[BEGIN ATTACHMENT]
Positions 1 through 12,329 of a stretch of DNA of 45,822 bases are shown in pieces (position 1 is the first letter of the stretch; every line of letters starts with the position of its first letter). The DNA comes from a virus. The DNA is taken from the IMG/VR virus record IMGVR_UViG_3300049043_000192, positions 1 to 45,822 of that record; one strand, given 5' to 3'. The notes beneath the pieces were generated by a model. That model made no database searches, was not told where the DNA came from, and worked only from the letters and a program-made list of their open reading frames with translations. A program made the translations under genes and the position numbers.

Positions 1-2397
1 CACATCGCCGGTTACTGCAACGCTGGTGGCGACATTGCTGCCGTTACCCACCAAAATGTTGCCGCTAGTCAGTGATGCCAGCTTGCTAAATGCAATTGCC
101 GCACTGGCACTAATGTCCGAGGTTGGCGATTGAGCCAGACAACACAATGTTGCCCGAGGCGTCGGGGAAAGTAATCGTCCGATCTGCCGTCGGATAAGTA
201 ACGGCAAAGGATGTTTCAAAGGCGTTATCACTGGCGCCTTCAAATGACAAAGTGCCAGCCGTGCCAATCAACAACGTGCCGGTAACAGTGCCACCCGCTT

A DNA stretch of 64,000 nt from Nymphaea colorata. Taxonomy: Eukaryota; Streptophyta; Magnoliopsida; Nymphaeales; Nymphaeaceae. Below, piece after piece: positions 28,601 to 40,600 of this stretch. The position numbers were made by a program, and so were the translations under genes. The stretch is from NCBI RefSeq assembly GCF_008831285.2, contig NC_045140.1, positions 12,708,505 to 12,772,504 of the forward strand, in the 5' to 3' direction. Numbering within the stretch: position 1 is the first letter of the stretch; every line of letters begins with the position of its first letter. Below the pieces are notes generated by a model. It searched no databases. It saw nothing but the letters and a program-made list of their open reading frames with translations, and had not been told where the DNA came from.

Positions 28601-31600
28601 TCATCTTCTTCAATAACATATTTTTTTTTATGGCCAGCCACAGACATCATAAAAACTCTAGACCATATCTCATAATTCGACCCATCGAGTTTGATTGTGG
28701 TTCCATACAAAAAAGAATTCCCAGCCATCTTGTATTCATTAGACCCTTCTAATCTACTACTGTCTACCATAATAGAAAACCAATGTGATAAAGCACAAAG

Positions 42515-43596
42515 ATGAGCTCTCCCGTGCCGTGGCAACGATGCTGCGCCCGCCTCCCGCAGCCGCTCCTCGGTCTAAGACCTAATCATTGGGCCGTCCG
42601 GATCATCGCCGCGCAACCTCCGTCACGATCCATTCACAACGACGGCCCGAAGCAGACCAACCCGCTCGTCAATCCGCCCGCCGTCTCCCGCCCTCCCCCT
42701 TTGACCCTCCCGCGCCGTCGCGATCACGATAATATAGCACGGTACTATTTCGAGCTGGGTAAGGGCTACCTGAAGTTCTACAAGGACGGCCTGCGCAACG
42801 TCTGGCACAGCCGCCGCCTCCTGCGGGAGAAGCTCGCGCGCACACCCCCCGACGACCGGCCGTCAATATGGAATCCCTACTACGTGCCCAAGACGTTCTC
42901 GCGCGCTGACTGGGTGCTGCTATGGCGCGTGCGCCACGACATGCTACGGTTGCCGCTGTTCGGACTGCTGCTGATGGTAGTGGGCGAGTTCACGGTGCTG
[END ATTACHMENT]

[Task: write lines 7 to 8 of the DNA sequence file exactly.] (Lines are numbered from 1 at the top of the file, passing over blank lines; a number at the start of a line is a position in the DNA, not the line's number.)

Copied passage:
Positions 28601-31600
28601 TCATCTTCTTCAATAACATATTTTTTTTTATGGCCAGCCACAGACATCATAAAAACTCTAGACCATATCTCATAATTCGACCCATCGAGTTTGATTGTGG